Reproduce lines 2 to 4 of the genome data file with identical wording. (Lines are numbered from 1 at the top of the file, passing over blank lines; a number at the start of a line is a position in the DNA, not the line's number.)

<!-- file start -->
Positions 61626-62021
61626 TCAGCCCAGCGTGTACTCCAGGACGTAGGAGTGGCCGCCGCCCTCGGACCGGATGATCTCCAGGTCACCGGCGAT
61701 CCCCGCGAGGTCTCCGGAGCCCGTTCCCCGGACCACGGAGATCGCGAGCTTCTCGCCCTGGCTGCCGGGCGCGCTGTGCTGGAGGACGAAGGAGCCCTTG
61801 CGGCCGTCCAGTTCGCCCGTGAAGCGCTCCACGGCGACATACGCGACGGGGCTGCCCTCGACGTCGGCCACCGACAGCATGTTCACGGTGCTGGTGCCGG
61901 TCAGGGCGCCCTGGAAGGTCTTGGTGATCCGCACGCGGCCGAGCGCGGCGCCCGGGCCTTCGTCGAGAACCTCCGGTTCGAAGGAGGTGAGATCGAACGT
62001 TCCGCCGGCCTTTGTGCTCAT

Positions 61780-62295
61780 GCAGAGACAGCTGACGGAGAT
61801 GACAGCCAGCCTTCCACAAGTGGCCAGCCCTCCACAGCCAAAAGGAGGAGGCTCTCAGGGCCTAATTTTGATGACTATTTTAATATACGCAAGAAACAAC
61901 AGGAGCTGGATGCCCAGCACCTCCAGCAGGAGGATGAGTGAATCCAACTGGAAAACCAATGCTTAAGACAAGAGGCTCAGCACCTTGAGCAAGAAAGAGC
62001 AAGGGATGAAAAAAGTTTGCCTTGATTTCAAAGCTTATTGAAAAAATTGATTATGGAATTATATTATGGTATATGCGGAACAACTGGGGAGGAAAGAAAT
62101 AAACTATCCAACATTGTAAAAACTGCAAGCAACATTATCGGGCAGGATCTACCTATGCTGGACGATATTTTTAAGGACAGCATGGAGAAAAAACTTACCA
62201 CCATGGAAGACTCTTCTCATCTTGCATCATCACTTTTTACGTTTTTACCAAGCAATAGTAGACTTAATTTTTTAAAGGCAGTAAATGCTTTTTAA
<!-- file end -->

61626 TCAGCCCAGCGTGTACTCCAGGACGTAGGAGTGGCCGCCGCCCTCGGACCGGATGATCTCCAGGTCACCGGCGAT
61701 CCCCGCGAGGTCTCCGGAGCCCGTTCCCCGGACCACGGAGATCGCGAGCTTCTCGCCCTGGCTGCCGGGCGCGCTGTGCTGGAGGACGAAGGAGCCCTTG
61801 CGGCCGTCCAGTTCGCCCGTGAAGCGCTCCACGGCGACATACGCGACGGGGCTGCCCTCGACGTCGGCCACCGACAGCATGTTCACGGTGCTGGTGCCGG